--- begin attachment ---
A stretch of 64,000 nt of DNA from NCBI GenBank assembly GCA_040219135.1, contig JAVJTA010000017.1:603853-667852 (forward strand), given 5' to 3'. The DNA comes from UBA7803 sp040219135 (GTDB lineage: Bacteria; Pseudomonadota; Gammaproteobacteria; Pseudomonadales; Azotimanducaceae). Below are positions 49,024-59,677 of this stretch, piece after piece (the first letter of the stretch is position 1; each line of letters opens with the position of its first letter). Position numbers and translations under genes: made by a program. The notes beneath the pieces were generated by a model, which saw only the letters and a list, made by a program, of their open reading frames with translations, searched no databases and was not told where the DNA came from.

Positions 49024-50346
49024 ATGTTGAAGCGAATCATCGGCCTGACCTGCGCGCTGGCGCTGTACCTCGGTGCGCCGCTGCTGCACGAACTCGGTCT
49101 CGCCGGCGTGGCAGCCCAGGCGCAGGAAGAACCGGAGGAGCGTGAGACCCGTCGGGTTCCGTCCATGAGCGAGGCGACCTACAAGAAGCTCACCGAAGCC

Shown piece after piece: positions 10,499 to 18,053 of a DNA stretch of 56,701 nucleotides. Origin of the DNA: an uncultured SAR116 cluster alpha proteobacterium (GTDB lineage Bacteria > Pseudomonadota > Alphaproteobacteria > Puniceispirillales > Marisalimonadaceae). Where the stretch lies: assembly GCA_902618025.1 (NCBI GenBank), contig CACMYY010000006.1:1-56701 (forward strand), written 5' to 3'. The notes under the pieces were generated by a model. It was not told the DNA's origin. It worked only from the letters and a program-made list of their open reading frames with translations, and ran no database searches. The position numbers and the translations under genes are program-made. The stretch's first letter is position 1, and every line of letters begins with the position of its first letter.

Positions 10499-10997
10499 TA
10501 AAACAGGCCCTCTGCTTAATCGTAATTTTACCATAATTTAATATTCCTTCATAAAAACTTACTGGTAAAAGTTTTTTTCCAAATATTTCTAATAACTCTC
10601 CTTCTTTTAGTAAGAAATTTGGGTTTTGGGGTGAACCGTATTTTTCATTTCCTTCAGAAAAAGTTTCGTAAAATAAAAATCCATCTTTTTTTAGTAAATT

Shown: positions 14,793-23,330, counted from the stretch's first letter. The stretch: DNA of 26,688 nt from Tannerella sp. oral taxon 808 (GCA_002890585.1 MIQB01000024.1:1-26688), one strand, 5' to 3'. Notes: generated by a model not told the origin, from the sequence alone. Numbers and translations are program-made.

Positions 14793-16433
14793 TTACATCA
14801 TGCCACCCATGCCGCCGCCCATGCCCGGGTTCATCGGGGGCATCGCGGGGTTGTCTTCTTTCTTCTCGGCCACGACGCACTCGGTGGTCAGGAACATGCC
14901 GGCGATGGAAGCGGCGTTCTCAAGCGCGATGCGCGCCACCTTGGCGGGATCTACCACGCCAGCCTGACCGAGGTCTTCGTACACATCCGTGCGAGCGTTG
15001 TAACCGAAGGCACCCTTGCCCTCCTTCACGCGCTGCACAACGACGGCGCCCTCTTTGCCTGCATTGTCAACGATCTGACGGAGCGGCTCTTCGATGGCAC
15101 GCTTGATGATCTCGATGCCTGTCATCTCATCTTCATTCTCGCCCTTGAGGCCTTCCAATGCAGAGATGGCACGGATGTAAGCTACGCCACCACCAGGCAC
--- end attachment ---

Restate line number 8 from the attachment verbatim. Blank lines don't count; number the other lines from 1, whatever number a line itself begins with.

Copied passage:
10501 AAACAGGCCCTCTGCTTAATCGTAATTTTACCATAATTTAATATTCCTTCATAAAAACTTACTGGTAAAAGTTTTTTTCCAAATATTTCTAATAACTCTC